Earlier this year, WorldNetDaily was all about fearmongering about the U.S. military's Jade Helm 15 exercise:
- WND columnist Chuck Norris suggested that Jade Helm had a nefarious purpose by people "pulling the strings" in Washington and argued that the government was "stoking the fire" by conducting it -- a claim he later walked back lest he appear too crazy.
- Bob Unruh pushed a right-wing congressman's idea that "the military has designated for purposes of its exercise several mostly-Republican regions as 'hostile' territories" is some kind of sinister plot.
- Leo Hohmann even listed Jade Helm among the "potentially prophetic events" heralding the WND-promoted Shemitah prophecy (which turned out to be kind of a bust, not that WND or its favorite religious guy of the moment/cash cow, Jonathan Cahn, will ever admit it).
The leader of the fearmongering brigade at WND was reporter Cheryl Chumley. She promoted the conspiracy theory that the closing of some Walmart stores in the states where the exercise took place was a part of the Jade Helm conspiracy, and she ran to the defense of disgraced pastor Jim Bakker after his promotion of Jade Helm conspiracy theories earned him some media derision. She also fretted that "several in the press" were taking "pot-shots" at Jade Helm conspiracy-mongers who are really just "government watchdogs who expressed concerns at its secrecy."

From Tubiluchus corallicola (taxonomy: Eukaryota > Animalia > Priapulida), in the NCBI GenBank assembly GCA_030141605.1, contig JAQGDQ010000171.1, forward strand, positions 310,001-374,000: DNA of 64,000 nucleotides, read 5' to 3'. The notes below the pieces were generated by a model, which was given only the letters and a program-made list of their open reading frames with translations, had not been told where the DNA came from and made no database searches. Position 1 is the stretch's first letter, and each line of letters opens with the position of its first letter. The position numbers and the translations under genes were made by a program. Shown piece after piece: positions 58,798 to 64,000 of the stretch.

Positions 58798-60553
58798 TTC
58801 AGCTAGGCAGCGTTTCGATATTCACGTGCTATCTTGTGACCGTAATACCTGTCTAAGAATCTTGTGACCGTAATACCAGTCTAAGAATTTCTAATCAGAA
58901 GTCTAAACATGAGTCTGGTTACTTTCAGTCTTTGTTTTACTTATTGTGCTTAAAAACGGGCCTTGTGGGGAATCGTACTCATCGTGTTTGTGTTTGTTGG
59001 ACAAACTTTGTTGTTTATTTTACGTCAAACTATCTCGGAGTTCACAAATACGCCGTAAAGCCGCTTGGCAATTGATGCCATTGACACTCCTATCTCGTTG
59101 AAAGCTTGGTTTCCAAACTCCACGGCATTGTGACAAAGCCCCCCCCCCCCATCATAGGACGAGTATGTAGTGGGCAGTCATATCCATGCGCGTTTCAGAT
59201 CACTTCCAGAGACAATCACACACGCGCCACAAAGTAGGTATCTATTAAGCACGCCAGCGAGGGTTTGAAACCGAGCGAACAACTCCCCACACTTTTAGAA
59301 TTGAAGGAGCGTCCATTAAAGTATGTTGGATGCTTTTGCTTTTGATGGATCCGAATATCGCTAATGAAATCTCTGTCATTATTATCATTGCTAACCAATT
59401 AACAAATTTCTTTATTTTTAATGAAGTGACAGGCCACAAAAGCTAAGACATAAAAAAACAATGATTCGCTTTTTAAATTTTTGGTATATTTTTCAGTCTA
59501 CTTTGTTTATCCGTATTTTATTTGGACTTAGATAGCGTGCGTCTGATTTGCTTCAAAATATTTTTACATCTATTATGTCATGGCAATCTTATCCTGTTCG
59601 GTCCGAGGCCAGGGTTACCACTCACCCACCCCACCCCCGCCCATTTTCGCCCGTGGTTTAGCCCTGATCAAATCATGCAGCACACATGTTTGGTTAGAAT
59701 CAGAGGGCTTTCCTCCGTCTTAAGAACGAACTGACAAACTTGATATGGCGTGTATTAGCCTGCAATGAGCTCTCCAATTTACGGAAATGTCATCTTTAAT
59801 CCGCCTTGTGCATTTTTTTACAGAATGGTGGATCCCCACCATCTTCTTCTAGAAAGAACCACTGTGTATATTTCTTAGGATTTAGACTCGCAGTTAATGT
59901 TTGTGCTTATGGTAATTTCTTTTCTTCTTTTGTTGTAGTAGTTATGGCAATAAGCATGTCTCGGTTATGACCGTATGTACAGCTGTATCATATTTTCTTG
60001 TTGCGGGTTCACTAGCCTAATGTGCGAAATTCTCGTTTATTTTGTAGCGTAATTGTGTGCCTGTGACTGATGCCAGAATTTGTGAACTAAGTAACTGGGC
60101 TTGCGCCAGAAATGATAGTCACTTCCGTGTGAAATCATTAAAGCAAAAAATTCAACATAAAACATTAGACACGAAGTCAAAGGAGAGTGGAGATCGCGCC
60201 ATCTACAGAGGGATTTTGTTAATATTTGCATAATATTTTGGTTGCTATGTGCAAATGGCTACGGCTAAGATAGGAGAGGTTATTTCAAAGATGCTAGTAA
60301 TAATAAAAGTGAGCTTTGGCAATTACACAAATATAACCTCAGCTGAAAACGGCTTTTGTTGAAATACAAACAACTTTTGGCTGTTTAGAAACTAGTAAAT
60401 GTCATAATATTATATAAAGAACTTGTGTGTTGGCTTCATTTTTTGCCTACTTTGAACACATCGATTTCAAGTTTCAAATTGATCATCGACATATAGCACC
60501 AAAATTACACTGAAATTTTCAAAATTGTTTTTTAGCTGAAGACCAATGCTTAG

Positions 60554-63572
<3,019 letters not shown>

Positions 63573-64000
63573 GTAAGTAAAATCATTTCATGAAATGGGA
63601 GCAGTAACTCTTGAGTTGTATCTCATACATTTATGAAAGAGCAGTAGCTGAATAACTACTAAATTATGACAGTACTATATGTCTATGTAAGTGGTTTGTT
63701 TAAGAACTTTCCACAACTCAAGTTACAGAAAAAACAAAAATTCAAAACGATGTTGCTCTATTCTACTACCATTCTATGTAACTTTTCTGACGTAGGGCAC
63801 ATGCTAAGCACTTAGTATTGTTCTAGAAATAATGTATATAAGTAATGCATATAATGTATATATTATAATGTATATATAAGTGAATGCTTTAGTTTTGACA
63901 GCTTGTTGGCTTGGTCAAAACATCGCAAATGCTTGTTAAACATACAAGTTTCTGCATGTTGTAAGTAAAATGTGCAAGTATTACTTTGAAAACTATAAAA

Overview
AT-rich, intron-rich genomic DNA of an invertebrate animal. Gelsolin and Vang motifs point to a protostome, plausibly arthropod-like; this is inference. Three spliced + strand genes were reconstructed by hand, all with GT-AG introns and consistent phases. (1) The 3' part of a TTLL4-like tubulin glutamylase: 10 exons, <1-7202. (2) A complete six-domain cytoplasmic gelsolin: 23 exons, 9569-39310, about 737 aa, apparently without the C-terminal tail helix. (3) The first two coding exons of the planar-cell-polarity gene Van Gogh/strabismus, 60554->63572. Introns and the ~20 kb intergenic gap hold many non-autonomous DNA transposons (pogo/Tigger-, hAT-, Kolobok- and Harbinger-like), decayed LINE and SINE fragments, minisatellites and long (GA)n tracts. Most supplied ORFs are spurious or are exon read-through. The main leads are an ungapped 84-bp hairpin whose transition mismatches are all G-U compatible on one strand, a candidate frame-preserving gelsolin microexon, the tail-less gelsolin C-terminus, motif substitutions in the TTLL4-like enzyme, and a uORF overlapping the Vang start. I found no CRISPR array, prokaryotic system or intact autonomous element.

And a June 8 article by Paul Bremmer quotes Chumley -- portrayed here as an "author and reporter" and bizarrely failing to note the fact the place where she's a reporter is WND -- declaring that the residents of the states where the exercise was being held were "the test subjects for these special operations soldiers" and the the citizens themselves were "guinea pigs." Chumley went on to raise more suspicions: “So if they’re training on civilian grounds, in communities in seven different states, then you have to wonder, what are they training for?”
(The scary-looking image of folks in military garb under night-vision green accompanied Bremmer's article, identified by WND as "JadeHelm.jpg" despite the fact that WND offers no proof the picture came from a Jade Helm exercise.)
Well, Jade Helm ended in the middle of September -- and nothing happened. And, as Right Wing Watch pointed out, the far-right fringers who promoted those Jade Helm conspiracy theories suddenly "fell silent when it became clear that none of the scenarios they predicted had materialized."
That's how it went at WND too. Chumley has written more than 400 bylined articles at WND since mid-September, when it was announced that Jade Helm had ended. Near as we can tell, not one of them was about how the actual exercise failed to live up to the conspiracy theories she and WND promoted about it.
Of course, WND has never liked reporting the boring truth when its conspiracies fail to form; it still hasn't told its readers that its all of its Obama birther conspiracies have been discredited.